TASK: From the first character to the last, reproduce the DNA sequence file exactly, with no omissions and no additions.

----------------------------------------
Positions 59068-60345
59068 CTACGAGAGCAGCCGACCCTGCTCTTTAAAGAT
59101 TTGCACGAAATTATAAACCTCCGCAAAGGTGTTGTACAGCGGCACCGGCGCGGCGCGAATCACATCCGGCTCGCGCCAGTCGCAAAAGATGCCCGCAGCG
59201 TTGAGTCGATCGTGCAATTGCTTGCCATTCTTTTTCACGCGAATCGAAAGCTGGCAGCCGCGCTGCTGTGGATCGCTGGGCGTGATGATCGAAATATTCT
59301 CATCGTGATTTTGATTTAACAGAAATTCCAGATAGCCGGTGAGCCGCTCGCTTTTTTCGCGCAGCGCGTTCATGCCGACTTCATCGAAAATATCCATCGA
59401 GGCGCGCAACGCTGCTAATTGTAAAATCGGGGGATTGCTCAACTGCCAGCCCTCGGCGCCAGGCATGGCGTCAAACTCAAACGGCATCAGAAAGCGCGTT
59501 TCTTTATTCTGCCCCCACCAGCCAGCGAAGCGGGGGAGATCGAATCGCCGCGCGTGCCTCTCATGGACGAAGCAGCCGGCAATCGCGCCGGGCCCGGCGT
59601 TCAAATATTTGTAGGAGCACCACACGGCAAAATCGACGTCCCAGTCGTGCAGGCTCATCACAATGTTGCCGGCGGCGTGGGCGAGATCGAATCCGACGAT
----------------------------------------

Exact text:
Positions 59068-60345
59068 CTACGAGAGCAGCCGACCCTGCTCTTTAAAGAT
59101 TTGCACGAAATTATAAACCTCCGCAAAGGTGTTGTACAGCGGCACCGGCGCGGCGCGAATCACATCCGGCTCGCGCCAGTCGCAAAAGATGCCCGCAGCG
59201 TTGAGTCGATCGTGCAATTGCTTGCCATTCTTTTTCACGCGAATCGAAAGCTGGCAGCCGCGCTGCTGTGGATCGCTGGGCGTGATGATCGAAATATTCT
59301 CATCGTGATTTTGATTTAACAGAAATTCCAGATAGCCGGTGAGCCGCTCGCTTTTTTCGCGCAGCGCGTTCATGCCGACTTCATCGAAAATATCCATCGA
59401 GGCGCGCAACGCTGCTAATTGTAAAATCGGGGGATTGCTCAACTGCCAGCCCTCGGCGCCAGGCATGGCGTCAAACTCAAACGGCATCAGAAAGCGCGTT
59501 TCTTTATTCTGCCCCCACCAGCCAGCGAAGCGGGGGAGATCGAATCGCCGCGCGTGCCTCTCATGGACGAAGCAGCCGGCAATCGCGCCGGGCCCGGCGT
59601 TCAAATATTTGTAGGAGCACCACACGGCAAAATCGACGTCCCAGTCGTGCAGGCTCATCACAATGTTGCCGGCGGCGTGGGCGAGATCGAATCCGACGAT